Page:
Fashion Intel & Analysis

On another operational update call, Executive Assistant Commissioner Todd Owen at U.S. Customs and Border Protection (CBP) says the migrant situation continues to increase at the southern border and the ports of entry continue to face negative impacts.

The two most important updates are about wait times and the Pharr bridge.  CBP says there was a decrease in cargo wait times this week at the ports of entry. Owen credited the improvement partially to the return of officers to the field offices, but more so to less cargo crossing the border because it is Holy Week.

Due to safety concerns, Mexican authorities and bridge operators have made the city of Pharr, Texas commercial trucks-only crossing for the near term. CBP is hoping this decision may relieve congestion by having more capacity at Pharr bridge for commercial cargo.

As a reminder, 545 officers were initially pulled from the southwest border ports of entry to assist border patrol. This past Sunday, April 14th, 100 officers from the northern border, airports, and seaports were deployed to the southwest border allowing 40 officers to return to the El Paso field office and 60 officers to return to the Laredo field office. The next wave will pull approximately 125 officers from northern borders, airports, and seaports on April 28th and the final wave will pull about 75 officers on May 12th. Right now, there is little impact by pulling officers from the northern border, airports, and seaports, but as the numbers increase so could the impacts.  

The EU has responded to last week's announcement by the Trump Administration asking for comments about what EU products should be targeted in any retaliation based on the World Trade Organization (WTO) decision in the Boeing-Airbus aircraft subsidy case. Yesterday, the EU threatened to impose tariffs on $20 billion worth of U.S. imports. The full list is available here and open for public consultation until May 31.  There are a number of consumer products on the list, including briefcases, handbags, and traveling bags in Chapter 42 and cotton in Chapter 52.

Yesterday, the U.S. International Trade Commission (ITC) released a report assessing the likely impact of the United States-Mexico-Canada Agreement (USMCA) on the overall U.S. economy and on specific industry sectors.  This report is required under the terms of Trade Promotion Authority and means that now the Administration and the Congress can start moving forward to draft the implementing legislation. 

The report’s findings estimate USMCA would raise U.S. real GDP, increase U.S. employment, and likely have a positive impact on U.S. trade, both with USMCA partners and the rest of the world.  We are pleased that USFIA President Julia Hughes’ testimony about the Impact of USMCA, as well as the 2018 Fashion Industry Benchmarking Study released in conjunction with Dr. Sheng Lu of the University of Delaware, were two resources cited by the ITC when analyzing how USMCA will impact the textile and apparel sector.

The ITC findings highlight the key USMCA provisions for textiles and apparel, including altering certain rules of origin, modifying chapter rules for goods classified in HTS chapters 61 and 62 (knit and woven apparel), and maintaining the NAFTA TPLs. The report concludes the technical modifications in USMCA are important to manufacturers and importers of textiles and apparel and would affect sourcing patterns, but the updates are not likely to alter the overall utilization of USMCA’s duty-free provisions.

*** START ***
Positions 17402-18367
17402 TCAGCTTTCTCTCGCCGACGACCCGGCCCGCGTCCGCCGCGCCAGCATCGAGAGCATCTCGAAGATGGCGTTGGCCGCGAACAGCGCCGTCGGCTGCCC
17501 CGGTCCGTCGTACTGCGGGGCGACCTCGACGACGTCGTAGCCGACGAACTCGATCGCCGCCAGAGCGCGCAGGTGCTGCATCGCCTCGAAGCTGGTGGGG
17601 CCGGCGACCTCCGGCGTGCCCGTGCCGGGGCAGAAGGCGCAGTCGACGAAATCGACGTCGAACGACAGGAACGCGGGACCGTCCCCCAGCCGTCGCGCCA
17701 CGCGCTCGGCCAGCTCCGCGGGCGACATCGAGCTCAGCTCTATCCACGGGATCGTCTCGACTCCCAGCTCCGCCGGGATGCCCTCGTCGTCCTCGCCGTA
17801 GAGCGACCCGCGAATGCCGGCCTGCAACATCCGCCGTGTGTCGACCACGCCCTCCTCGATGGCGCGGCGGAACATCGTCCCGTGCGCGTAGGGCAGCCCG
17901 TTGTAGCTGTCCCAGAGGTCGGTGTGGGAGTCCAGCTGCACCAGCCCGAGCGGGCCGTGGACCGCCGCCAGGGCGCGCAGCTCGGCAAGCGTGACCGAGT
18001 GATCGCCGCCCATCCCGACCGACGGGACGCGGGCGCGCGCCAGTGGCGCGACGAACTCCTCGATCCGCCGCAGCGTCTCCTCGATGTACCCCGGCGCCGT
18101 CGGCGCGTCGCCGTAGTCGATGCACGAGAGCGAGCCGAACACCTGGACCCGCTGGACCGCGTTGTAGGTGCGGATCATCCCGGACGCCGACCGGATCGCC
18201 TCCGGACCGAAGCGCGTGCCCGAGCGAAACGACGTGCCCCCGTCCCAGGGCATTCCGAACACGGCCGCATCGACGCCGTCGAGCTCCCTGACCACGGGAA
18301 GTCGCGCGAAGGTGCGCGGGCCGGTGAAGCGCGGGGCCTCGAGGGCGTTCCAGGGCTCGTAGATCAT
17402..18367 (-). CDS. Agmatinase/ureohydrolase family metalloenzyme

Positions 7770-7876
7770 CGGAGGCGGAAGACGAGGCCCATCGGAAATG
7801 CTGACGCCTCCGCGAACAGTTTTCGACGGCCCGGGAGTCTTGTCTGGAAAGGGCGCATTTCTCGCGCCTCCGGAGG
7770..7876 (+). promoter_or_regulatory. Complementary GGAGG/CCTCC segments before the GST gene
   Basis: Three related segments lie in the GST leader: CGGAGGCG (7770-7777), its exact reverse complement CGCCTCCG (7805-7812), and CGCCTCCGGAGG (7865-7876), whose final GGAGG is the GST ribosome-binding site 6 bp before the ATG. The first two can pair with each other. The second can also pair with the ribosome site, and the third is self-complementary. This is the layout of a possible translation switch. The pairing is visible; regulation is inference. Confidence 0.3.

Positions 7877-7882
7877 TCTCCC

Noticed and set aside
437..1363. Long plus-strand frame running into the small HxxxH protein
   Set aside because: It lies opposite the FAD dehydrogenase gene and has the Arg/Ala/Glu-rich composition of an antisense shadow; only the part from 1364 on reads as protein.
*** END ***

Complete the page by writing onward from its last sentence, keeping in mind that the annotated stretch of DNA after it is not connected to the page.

Last week, the Mongolia Third Neighbor Trade Act was introduced in both the House and the Senate. The legislation would offer duty-free treatment to imports of Mongolian cashmere that do not compete directly with any U.S. products. The bill was introduced by Senators Ben Cardin (D-MD) and Dan Sullivan (R-AK) and Representatives Ted Yoho (R-FL) and Dina Titus (D-NV). “The Mongolia Third Neighbor Trade Act not only reaffirms the importance of this bilateral relationship, but also aims to enhance our ties and bolster industry in this growing democracy in the Indo-Pacific,” states Sullivan in a press release following the reintroduction. Rep. Yoho adds, “It is estimated that this simple act will create upwards of 40,000 jobs primarily for women who make up ninety percent of the garment industry in Mongolia.” To read the full press release, click here.

The Wall Street Journal is reporting progress in the U.S.-China trade talks and released a tentative schedule of two rounds of face-to-face meetings to finalize a trade deal concluded by a signing ceremony in late May or early June, “according to people familiar with the situation.” 

The article reports U.S. Trade Representative Robert Lighthizer plans to travel to Beijing the week of April 29, and Chinese envoy Liu He will arrive in Washington the week of May 6. Treasury Secretary Steven Mnuchin will also be involved in the delegation to China. If talks continue to progress, as suggested lately, U.S. and Chinese officials will finalize the agreement’s text and legal language and hope for a presidential signing ceremony as soon as Memorial Day. A U.S. trade official declined to confirm the tentative schedule. We will keep you posted as the official timeline is released.